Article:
James Heale James Heale

Tory tribes gear up for Rwanda clash

Photo by Jeff J Mitchell/Getty Images

The next 48 hours could be among the most important of Rishi Sunak’s premiership. His flagship Rwanda Safety Bill will get its second reading in the House of Commons on Tuesday, with MPs expected to vote on it in the evening. But before that there will be a day of tense meetings in rooms across the parliamentary estate as various Tory tribes gather to discuss the Bill and whether they can support it.

Much of the attention is focused currently on the right of the party. A quintet of factions will meet at noon on Monday under the auspices of the European Research Group to hear the conclusions of its ‘Star Chamber’ of lawyers. They have already given the legislation a ‘thumbs down’ with chairman Sir Bill Cash writing in today’s Sunday Telegraph that the legislation is insufficiently ‘watertight’ to avoid protracted legal challenges by illegal migrants.

Such a conclusion is hardly surprising, given the trenchant criticisms of the Bill by Robert Jenrick – the man who, until Wednesday, was charged with piloting it through the Commons. More worrying for party managers is the turnout expected, with representatives from the Common Sense Group, New Conservatives, Northern Research Group and Conservative Growth Group all expected there. The aforementioned encompass cultural conservatives, social conservatives, Red Wallers and Trussites too.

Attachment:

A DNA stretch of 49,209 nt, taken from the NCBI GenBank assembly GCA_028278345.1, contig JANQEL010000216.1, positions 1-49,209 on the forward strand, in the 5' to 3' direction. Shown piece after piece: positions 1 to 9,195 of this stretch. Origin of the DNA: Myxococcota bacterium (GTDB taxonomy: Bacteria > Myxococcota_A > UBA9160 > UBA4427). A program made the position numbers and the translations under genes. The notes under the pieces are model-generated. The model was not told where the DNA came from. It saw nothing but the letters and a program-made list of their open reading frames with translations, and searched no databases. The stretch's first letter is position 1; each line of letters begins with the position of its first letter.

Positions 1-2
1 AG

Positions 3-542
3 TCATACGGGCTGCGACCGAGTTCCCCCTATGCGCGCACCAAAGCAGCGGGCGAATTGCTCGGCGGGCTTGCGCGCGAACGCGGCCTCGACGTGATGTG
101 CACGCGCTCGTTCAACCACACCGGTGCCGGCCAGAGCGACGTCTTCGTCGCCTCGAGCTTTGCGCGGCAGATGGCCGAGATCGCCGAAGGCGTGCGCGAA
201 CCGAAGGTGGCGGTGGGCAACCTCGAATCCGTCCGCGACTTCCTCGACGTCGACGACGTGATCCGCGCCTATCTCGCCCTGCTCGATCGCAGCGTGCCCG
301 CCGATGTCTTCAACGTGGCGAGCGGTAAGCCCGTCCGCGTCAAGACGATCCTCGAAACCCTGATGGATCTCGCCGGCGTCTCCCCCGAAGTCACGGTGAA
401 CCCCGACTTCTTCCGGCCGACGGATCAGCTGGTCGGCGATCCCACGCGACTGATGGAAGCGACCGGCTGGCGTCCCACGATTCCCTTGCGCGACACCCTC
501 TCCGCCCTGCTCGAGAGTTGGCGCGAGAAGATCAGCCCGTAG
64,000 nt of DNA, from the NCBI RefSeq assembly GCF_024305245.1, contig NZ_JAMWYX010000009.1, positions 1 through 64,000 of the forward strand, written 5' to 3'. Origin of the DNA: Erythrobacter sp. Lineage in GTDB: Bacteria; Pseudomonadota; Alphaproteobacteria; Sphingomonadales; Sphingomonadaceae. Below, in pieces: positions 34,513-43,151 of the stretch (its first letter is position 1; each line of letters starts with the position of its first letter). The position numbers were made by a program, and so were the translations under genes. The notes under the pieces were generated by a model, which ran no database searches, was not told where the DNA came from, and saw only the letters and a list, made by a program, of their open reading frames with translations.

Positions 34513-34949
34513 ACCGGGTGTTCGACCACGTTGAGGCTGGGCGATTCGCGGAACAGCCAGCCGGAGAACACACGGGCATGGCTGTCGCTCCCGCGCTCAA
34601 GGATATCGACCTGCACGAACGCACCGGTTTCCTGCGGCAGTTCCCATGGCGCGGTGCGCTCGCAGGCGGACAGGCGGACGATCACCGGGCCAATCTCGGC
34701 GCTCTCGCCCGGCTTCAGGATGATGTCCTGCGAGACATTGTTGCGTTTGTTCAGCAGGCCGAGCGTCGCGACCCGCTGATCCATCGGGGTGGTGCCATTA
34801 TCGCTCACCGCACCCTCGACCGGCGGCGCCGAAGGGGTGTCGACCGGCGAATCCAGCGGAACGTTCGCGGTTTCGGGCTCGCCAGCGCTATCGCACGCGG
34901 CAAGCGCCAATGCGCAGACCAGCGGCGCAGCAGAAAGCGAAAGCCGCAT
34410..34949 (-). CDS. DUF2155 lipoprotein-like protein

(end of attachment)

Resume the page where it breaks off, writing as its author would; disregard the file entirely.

In the evening, attention will likely switch to the centrist wing of the party. The One Nation Group will meet Monday night and release a statement at around 7 p.m. Chaired by Damian Green, this caucus claims more than 100 members and are mindful of what the legislation would mean for Britain’s international obligations. Downing Street will be relieved that thus far, key members of the group appear to be remaining onside and could begrudgingly back the Bill despite reservations. 

What is telling is how few Tory MPs outside the government have said that they will either support or vote against the government – most are keeping their powder dry.

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